I recently had the distinct pleasure of hanging out with YouTube sensation and universal plaid-clad heartthrob Hannah Hart. Hart is the sole proprietor of My Drunk Kitchen, an explosively popular web series in which she imbibes freely while attempting feats of culinary greatness.
By ‘sole proprietor’ I mean that she films it on a MacBook by herself, and by ‘feats of culinary greatness’ I mean she sort of tries to cook stuff like meatballs — “the easiest thing in the whole goddamn world.” (Spoiler: She never succeeds in making much of anything, but that’s both the point and the charm.)
Her rise to stardom on the fickle web has been — like anything that turns out remotely edible in her kitchen — wholly an accident.
Hannah “Harto” grew up in the Bay Area and moved to Brooklyn earlier this year, like so many queer, quasi-bohemian couchsurfing pioneers before her. She created My Drunk Kitchen‘s first episode as a long-distance internet missive to her best friend — also named Hannah — who now lives in Berkeley. After gaining traction online thanks to an appearance on Reddit’s front page, suddenly My Drunk Kitchen had millions of YouTube views, not to mention a fiercely adoring fanbase who have been known to call themselves ‘Hartosexuals‘ — maybe in some seriousness.
A twentysomething gay-girl-next-door with a predilection for button downs, frenetic jump cuts, and pitch-perfect self-deprecating humor, Hart’s success tells a sort of a queer internet Cinderella story. (Hart still insists she is but a small blip among the ‘YouTubers.’) My Drunk Kitchen is a perhaps unlikely crossover hit between our big gay universe and the viral web at large, which is usually averse to gays of all stripes, funny women sans cleavage and perhaps funny women at all.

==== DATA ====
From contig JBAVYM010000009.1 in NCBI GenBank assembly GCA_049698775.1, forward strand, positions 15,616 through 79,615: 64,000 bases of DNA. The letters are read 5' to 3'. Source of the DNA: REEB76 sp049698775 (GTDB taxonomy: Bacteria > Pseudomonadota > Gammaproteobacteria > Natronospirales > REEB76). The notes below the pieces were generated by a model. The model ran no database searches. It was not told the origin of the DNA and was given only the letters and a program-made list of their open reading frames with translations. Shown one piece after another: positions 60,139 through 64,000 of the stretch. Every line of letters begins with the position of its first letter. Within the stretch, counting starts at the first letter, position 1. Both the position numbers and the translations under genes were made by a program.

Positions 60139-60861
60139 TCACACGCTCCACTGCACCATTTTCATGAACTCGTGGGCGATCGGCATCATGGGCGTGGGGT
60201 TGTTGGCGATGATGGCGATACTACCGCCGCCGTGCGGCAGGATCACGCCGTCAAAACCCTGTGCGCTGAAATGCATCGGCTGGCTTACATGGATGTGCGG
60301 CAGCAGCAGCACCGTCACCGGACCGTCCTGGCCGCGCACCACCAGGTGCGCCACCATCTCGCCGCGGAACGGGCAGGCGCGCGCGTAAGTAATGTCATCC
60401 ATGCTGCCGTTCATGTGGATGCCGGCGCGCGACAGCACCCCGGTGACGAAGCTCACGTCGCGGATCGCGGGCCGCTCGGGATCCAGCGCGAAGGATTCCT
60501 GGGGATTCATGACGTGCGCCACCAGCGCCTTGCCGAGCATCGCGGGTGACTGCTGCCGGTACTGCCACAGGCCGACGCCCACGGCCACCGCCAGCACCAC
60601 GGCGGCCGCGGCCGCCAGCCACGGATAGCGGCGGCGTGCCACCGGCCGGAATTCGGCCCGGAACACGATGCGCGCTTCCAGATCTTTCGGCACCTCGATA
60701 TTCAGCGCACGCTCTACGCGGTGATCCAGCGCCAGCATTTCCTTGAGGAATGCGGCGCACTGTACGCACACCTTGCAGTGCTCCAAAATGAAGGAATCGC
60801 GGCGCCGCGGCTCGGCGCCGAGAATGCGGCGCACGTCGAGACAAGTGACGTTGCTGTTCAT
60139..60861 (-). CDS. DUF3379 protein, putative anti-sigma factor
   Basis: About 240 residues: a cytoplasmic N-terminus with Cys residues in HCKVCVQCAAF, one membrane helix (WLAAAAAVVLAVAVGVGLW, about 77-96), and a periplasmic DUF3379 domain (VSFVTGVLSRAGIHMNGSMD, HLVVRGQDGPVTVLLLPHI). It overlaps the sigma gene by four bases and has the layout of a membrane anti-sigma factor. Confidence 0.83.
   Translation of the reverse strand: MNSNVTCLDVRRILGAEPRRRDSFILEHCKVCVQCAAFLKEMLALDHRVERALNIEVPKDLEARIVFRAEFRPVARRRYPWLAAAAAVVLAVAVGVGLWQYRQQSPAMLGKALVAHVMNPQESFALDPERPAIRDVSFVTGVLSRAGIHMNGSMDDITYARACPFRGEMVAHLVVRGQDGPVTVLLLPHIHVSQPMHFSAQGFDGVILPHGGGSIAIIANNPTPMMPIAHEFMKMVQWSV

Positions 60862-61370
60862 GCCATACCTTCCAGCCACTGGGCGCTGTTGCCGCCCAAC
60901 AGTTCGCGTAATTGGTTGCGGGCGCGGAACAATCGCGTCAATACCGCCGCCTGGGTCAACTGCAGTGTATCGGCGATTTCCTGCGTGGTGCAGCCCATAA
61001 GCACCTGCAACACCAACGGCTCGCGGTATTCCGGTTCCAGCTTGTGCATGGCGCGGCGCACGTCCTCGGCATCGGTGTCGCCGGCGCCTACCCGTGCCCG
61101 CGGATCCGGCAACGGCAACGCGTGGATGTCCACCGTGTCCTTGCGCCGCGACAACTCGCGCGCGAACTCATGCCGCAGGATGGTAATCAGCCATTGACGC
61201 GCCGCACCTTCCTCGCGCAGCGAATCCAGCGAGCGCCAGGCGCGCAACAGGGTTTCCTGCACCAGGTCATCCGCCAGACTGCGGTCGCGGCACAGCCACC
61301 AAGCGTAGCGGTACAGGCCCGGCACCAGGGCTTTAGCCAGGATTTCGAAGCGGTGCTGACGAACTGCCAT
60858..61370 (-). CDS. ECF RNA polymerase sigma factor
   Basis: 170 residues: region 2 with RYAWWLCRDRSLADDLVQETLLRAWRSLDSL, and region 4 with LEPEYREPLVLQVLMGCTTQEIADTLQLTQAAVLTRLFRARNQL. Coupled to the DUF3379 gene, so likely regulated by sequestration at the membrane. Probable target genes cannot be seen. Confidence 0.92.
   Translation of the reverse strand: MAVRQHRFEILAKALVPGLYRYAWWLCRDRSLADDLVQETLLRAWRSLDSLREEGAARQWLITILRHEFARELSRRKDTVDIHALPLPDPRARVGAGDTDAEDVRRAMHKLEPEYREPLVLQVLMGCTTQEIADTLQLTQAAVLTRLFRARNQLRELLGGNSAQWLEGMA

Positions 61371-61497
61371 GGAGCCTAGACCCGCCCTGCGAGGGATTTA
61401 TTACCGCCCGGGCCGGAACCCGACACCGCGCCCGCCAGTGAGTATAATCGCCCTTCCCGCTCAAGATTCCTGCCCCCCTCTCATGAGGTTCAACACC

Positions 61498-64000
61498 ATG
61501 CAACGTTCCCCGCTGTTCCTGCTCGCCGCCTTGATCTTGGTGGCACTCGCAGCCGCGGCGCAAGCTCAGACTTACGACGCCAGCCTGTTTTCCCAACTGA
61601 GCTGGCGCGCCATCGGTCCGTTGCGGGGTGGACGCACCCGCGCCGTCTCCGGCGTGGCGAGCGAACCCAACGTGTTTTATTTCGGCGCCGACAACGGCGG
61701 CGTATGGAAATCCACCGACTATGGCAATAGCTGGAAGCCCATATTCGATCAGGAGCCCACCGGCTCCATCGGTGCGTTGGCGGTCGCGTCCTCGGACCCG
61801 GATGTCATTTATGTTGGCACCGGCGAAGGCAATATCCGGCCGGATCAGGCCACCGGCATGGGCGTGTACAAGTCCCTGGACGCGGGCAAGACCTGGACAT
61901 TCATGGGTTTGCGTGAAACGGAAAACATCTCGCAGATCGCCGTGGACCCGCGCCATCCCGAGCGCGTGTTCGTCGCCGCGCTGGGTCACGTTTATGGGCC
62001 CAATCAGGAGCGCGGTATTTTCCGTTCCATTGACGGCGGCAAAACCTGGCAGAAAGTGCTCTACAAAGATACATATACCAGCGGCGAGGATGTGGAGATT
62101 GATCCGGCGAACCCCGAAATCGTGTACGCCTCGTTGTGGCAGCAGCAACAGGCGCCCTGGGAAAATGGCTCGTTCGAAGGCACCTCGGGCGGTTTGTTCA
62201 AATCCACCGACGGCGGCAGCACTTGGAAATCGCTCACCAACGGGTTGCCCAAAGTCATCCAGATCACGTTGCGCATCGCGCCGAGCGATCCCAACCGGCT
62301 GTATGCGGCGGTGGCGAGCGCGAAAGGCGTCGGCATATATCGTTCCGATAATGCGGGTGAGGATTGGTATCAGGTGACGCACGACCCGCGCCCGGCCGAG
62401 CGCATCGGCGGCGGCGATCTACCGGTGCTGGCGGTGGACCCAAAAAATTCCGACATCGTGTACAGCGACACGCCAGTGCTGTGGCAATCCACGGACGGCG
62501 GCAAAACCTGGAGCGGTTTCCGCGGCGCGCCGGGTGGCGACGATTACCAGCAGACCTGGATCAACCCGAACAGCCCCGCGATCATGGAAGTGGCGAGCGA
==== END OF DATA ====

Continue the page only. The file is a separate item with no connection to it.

Watch one of her episodes and you’ll see that her universal appeal is no mystery — but it’s still a wonder that a self-proclaimed homo with a rotating arsenal of flannel shirts has accidentally crafted a web phenomenon based almost solely on being so damned likable (it doesn’t hurt that she’s extremely funny). It’s strange and wonderful to see Hart — a reflection of our ridiculous, unglamorous, sailor-mouthed selves — score a photoshoot with Time, and a feature on CBS.
I met up with her over coffee and vegan doughnuts in Berkeley, where she was nervously biding her time before “My Drunk Iron Chef Kitchen” her first live event in San Francisco that night. In person Hart radiated the easy charm, rapid-fire wit and textbook shaggy-haired cute that her army of devotees have come to expect. As we settled in, she kindly seemed to humor the fact that I’d neurotically set up a full stereoscopic arsenal of recording devices around her. That done, I barreled on nobly toward over-caffeination, armed only with iced coffee, a meandering set of questions and approximately 25 tape recorders.
On Heart Flowers and Being Soft Butch in Japan:
Taylor: [Checking the assorted recording devices and prepping a notebook]
Hannah: I have my notebook too. I could take notes for you. ‘My interview with Taylor Hatmaker.’
T: Neat name, huh? [makes suspicious, narrowed-eye expression] Is Hart your real last name?
H: Yeah, people ask me if it’s a stage name, but it’s not. And Harto’s just a nickname we came up with when we were in Japan. [Hart studied abroad in Japan during college]
T: I think the Harto thing is really sticky. People are into it.
H: I like ‘follow your Harto.’ If my last name was ‘table’…
Best-Friend-Other-Hannah: So when we were in Japan, Hannah’s name was pronounced ‘Hannah Harto’ [said with authentic-sounding Japanese accent] which literally translates to ‘flower heart.’